To begin with, Bronfenbrenner’s theory of ecological system has its most critical point arguing that human development is not exclusive of context. In order to have a better understanding of the theory, it would be inevitable to understand how context would be factored in the development of a human being. However, it is argued that this could be a weakness or a strength of the theory depending on the angle that one takes while viewing it (Danner, 2009). For instance, it could be quite liberating for one to develop an understanding that human beings are products resulting from the interaction between the various systems that surround them while on the other hand, it would be quite reductive to look at almost every aspect of the being as to result from context. It is argued that it is from this two contexts that strengths, biases, and weaknesses are bound (Shaffer & Kipp, 2010).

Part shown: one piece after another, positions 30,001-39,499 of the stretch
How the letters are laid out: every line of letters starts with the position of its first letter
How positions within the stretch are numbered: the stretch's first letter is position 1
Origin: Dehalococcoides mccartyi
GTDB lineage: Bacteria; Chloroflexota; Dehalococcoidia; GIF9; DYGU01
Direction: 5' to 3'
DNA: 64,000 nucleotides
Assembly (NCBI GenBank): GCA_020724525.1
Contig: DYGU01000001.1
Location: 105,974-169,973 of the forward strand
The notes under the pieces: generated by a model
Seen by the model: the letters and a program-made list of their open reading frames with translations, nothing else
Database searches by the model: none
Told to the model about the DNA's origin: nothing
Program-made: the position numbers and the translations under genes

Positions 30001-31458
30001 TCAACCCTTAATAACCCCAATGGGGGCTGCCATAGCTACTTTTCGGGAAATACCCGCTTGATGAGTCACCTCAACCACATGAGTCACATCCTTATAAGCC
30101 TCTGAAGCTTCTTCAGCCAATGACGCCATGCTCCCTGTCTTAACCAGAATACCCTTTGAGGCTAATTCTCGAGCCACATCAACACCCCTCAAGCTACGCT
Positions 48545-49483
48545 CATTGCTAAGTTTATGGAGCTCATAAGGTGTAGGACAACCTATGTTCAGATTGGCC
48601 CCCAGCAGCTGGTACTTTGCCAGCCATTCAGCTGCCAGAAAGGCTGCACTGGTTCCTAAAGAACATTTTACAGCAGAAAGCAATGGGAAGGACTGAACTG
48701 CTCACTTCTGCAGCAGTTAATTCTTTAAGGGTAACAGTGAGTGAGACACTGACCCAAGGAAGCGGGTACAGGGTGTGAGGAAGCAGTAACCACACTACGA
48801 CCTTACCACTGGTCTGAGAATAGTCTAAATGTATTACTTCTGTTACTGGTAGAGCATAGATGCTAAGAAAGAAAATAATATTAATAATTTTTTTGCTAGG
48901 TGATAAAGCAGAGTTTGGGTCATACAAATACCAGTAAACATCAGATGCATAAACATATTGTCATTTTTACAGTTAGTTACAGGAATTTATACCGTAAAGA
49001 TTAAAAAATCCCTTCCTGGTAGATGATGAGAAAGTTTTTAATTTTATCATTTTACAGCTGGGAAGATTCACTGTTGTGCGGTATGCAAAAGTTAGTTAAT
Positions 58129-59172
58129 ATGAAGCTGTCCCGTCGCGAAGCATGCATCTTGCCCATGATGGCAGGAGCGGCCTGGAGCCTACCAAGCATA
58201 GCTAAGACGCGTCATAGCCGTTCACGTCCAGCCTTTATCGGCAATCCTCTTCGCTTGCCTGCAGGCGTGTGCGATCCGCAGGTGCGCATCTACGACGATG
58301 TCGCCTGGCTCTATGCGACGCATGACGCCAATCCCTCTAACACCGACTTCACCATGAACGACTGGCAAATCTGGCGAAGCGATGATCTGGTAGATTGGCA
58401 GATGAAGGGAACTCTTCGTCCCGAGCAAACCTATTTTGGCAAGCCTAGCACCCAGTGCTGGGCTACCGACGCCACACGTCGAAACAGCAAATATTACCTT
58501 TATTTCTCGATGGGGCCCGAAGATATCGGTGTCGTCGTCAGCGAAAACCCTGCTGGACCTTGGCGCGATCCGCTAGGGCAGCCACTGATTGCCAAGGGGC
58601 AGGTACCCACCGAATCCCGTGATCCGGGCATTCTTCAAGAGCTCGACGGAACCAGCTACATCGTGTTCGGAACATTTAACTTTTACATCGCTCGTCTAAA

In order for professionals to get assistance from the ecological theory, it would be important for them to develop a deeper understanding on the concurrence of messages within these contexts. Significantly, Bronfenbrenner’s ecological system model puts more emphasis on the argument that individual development would be more effective when there is a convergence in the systems of belief(Bronfenbrenner, 1994). For instance, when normative behavior in the mesosystem of school and the microsystem of the home collide, challenges are bound to arise. This could be evidently witnessed in a child who is often exposed to violent behavior from home as a means of communication and when they go to school, they would often extend the violent behavior when communicating with their peers (Shaffer & Kipp, 2010).